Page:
2. My wife and I watched Like Father last night, mostly because we are anticipating a Carnival Cruise in October and were looking to get in that cruising mood. As a movie there were several humorous moments, and it was refreshing to watch Kelsey Grammer in non-Frasier-hysterics mode doing light comedy. I realized I’ve never really seen Kristen Bell in anything (aside from her voice in Frozen) and enjoyed her slightly non-traditional looks and understated acting style. Seth Rogan is another whose career choices don’t really parallel my movie styles, and both his character never really gelled with Bell or the rest of the movie – he never became a true love interest, and could have been dropped from the movie entirely without losing much. The tablemates rang true (albeit exaggerated) and most cruises we’ve been on, we’ve met similar folks we’d eat our evening meals with. But we rarely all hooked up for the same shore excursions – plot conveniences I guess. Finally, I was surprised at a few things they did on board I was surprised RC allowed to be shown – the cremation urn, especially – as not just unrealistic, but downright illegal to do onboard ship. Why encourage future travelers on your cruise ships to bring recently departed grandma when they can’t? Otherwise, the comedy was light, the will-they-won’t-they turned on its ear as a father/daughter reconciliation was refreshing as a new twist on an old plot device, and the scenery was beautiful. As said, as a pass the time movie, or one to learn a little what it’s like to go on a cruise, it’s fine. Bon voyage!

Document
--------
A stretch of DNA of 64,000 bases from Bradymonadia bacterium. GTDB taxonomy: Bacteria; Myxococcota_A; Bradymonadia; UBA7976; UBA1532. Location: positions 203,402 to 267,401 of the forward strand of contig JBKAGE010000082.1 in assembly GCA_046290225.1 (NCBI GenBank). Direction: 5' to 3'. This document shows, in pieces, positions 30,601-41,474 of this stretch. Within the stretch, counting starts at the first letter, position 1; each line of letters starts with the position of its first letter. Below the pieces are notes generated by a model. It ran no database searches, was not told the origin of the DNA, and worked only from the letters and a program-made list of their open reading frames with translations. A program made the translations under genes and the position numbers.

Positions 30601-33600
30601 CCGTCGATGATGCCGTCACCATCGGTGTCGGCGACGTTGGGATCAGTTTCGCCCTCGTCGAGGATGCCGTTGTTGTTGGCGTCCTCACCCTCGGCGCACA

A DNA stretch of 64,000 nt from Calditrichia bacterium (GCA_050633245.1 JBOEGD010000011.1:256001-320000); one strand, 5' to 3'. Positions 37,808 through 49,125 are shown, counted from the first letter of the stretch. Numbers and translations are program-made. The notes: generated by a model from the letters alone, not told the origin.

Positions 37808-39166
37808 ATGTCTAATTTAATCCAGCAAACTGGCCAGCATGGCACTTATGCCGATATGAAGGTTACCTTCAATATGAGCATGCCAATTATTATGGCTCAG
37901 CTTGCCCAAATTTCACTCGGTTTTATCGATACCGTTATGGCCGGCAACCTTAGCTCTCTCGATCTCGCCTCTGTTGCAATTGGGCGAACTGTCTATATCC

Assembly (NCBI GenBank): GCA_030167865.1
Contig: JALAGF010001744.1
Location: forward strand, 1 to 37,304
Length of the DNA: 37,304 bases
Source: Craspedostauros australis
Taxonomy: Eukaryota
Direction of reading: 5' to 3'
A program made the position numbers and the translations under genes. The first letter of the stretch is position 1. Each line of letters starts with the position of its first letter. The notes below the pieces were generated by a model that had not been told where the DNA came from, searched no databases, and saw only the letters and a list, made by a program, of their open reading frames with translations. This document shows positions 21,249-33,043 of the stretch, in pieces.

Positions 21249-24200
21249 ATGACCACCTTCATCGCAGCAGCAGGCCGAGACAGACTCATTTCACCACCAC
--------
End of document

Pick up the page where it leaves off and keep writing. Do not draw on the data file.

1. “as a pass the time movie, or one to learn a little what it’s like to go on a cruise, it’s fine. Bon voyage!”

      Perfect summation. Like a lot of Netflix Originals, it’s…fine. We don’t pay to watch it, at least not directly; we simply give up our time. Far too often, Netflix utterly wastes our time with these movies. Like Father is better than average, then. Like you said, it takes a cliched rom-com premise and repurposes it into a father-daughter reconciliation story, equipped with beautiful scenery and a none-too-subtle running ad for Royal Caribbean.

      I hope you and the wife have a great time on the Carnival Cruise in October, and it’s interesting to hear your perspective on what and what did not ring true about the film’s depiction of cruise living. Having never been on one, I assumed the runner of their assigned tablemates always doing everything with them was indeed a plot convenience, but I did not pick up on some of the other things you pointed out. Thank you for reading and commenting!

  3. I’m a pretty easy guy to please and that movie was just not good. Kristen and Seth are great actors and it seemed like this was probably the least challenging of their careers. Characters were very simple and superficial.

    1. “Kristen and Seth are great actors and it seemed like this was probably the least challenging of their careers”

      That’s why I joked about them probably just doing this for the chance to get paid to go on a Royal Caribbean cruise with their families and also get to say they met Kelsey Grammar.

      As far as the whole thing just not being very good, that describes most genuine Netflix Original Movies. I’ve been watching a lot of them this year, and from what I’ve seen Like Father is moderately better than average. It is utterly mediocre in every way imaginable, but, eh, it is nice to look at with all of the tropical scenery. As a movie you’d pay to go see, heck no; as something put on in the background that simply has to be better than Bright, Mute, Kodachrome, The Titan, Radius, The Cloverfield Paradox, A Futile and Stupid Gesture, Little Evil, or The Kissing Booth, this registers in that mode where it mildly helped pass the time but won’t be remembered weeks down the road. At this point, that’s all I expect from Netflix movies unless it’s something critically acclaimed like Mudbound or some of the awards contenders due later this year like Roma. Exceptions to that rule include Set It Up, To All the Boy’s I’ve Loved Before, Cargo, Veronica, and The Ritual.